• Tackifier resins suitable for acid modification and useful for the coating compositions of this disclosure include hydrocarbon resins, synthetic polyterpenes, resin esters and natural terpenes which are semi-solid or solid at ambient temperatures, and soften or become liquid at temperatures ranging generally from about 40° C. to about 150° C. in one embodiment. In another embodiment, the tackifier resins soften or become liquid at a temperature from about 70° C. to about 120° C. Exemplary tackifier resins are compatible resins such as (1) natural and modified rosins, for example, as gum rosin, wood rosin, tall oil rosin, distilled rosin, hydrogenated rosin, dimerized rosin, and polymerized rosin; (2) esters, including glycerol and pentaerythritol esters of natural and modified rosins, for example, as the glycerol ester of pale, wood rosin, the glycerol ester of hydrogenated rosin, the glycerol ester of polymerized rosin, the pentaerythritol ester of hydrogenated rosin, and the phenolic-modified pentaerythritol ester of rosin; (3) copolymers and terpolymers of natured terpenes, e.g., pinene, limonene, styrene/terpene and alpha methyl styrene/terpene; (4) polyterpene resins having a softening point, as determined by ASTM method E28-58T, of from about 80° to 150° C.; the latter polyterpene resins generally resulting from the polymerization of terpene hydrocarbons, such as the bicylic monoterpene known as pinene, in the presence of Friedel-Crafts catalysts at moderately low temperatures; also included are the hydrogenated polyterpene resins; (5) phenolic modified terpene resins and hydrogenated derivatives thereof, for example, as the resin product resulting from the condensation, in an acidic medium, of a bicyclic terpene and a phenol; (6) aliphatic petroleum hydrocarbon resins having a Ball and Ring softening point of from about 40° C. to 140° C.; the latter resins resulting from the polymerization of monomers consisting primarily of olefins and diolefins; also included are the hydrogenated aliphatic petroleum hydrocarbon resins; (7) aromatic petroleum hydrocarbon resins, and mixed aromatic and aliphatic paraffin hydrocarbon resins, and the hydrogenated derivatives thereof; (8) aromatic modified alicyclic petroleum hydrocarbon resins and the hydrogenated derivatives thereof; and (9) alicyclic petroleum hydrocarbon resins, such as cyclopentadiene resins and the hydrogenated derivatives thereof.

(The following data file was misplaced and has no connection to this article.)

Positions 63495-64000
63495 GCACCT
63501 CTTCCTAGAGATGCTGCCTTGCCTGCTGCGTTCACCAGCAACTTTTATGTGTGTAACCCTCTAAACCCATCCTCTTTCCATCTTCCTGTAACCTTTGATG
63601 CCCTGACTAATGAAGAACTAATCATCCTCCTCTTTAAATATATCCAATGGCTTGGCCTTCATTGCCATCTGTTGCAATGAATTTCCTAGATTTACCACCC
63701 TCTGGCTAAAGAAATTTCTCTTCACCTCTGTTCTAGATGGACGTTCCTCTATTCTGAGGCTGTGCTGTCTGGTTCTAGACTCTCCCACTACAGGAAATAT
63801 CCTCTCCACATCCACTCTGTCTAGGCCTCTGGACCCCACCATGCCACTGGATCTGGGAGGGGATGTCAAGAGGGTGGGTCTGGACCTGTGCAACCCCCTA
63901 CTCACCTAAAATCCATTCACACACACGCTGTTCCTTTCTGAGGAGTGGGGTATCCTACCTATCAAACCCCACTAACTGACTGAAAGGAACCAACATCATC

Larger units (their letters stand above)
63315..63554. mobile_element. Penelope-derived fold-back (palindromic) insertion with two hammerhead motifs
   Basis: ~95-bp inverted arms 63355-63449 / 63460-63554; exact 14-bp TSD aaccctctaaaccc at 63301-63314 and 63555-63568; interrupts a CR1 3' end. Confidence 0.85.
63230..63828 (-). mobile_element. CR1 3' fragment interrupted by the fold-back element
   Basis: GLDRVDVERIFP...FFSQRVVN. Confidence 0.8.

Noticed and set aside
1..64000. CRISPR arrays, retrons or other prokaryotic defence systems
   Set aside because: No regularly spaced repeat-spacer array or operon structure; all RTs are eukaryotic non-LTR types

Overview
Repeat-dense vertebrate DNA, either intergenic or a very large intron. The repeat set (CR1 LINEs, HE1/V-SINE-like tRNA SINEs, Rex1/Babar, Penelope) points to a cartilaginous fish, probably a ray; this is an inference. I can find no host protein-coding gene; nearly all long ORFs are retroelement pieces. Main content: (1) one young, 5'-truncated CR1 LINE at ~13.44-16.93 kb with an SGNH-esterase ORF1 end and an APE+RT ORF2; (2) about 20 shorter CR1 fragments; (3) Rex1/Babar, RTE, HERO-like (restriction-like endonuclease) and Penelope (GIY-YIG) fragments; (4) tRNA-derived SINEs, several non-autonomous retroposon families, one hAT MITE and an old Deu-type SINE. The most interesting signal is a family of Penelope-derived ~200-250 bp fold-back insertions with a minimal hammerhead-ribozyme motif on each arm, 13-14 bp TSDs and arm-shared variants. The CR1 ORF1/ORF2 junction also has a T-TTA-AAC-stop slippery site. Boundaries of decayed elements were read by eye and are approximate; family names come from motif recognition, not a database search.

• In one embodiment, suitable aromatic tackifier resins are of molecular weight from about 300 to about 6,000. In another embodiment, the molecular weights range from about 750 to 1,000. In one embodiment, the aromatic tackifier resins have a softening point of less than 50° C. and are viscous liquids at room temperature. Suitable commercially available aromatic tackifier resins include “Piccolastic” A, D and E series. One such resin is Piccolastic A-25 which is a polystyrene resin having a softening point of 25° C., a color of 3 (Gardner), an acid number <1 and a specific gravity of 1.05 and a melt viscosity of 100 poise at 47° C. An exemplary group of tackifier resins include those available under the Escorez designations from ExxonMobil Chemical Company.